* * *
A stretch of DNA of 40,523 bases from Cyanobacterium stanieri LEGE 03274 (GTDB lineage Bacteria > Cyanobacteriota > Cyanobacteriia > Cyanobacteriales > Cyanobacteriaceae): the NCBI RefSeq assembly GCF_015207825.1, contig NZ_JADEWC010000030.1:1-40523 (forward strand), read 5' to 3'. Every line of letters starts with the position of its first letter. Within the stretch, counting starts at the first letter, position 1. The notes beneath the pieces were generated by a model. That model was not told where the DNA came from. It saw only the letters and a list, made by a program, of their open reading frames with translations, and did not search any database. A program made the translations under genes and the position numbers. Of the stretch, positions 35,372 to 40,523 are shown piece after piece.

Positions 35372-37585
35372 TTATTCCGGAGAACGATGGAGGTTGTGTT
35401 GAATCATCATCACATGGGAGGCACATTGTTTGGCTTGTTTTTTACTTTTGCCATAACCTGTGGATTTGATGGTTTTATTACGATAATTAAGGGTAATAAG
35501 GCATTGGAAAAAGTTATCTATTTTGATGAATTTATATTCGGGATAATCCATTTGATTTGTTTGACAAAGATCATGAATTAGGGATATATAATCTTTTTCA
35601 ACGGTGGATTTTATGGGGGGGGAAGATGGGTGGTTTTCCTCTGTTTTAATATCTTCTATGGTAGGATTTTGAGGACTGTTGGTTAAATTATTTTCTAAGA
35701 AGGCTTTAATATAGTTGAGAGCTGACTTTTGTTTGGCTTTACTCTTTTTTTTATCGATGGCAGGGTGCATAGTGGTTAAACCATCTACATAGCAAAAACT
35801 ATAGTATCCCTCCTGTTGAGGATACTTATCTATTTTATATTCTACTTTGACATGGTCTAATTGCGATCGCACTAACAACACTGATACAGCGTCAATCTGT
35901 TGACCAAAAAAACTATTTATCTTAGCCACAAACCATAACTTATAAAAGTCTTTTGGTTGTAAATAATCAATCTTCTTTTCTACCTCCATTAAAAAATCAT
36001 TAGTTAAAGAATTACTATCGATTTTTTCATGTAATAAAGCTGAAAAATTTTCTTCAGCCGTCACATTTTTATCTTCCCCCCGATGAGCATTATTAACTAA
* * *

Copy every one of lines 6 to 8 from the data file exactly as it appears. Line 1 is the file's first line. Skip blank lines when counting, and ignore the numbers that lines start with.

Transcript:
35601 ACGGTGGATTTTATGGGGGGGGAAGATGGGTGGTTTTCCTCTGTTTTAATATCTTCTATGGTAGGATTTTGAGGACTGTTGGTTAAATTATTTTCTAAGA
35701 AGGCTTTAATATAGTTGAGAGCTGACTTTTGTTTGGCTTTACTCTTTTTTTTATCGATGGCAGGGTGCATAGTGGTTAAACCATCTACATAGCAAAAACT
35801 ATAGTATCCCTCCTGTTGAGGATACTTATCTATTTTATATTCTACTTTGACATGGTCTAATTGCGATCGCACTAACAACACTGATACAGCGTCAATCTGT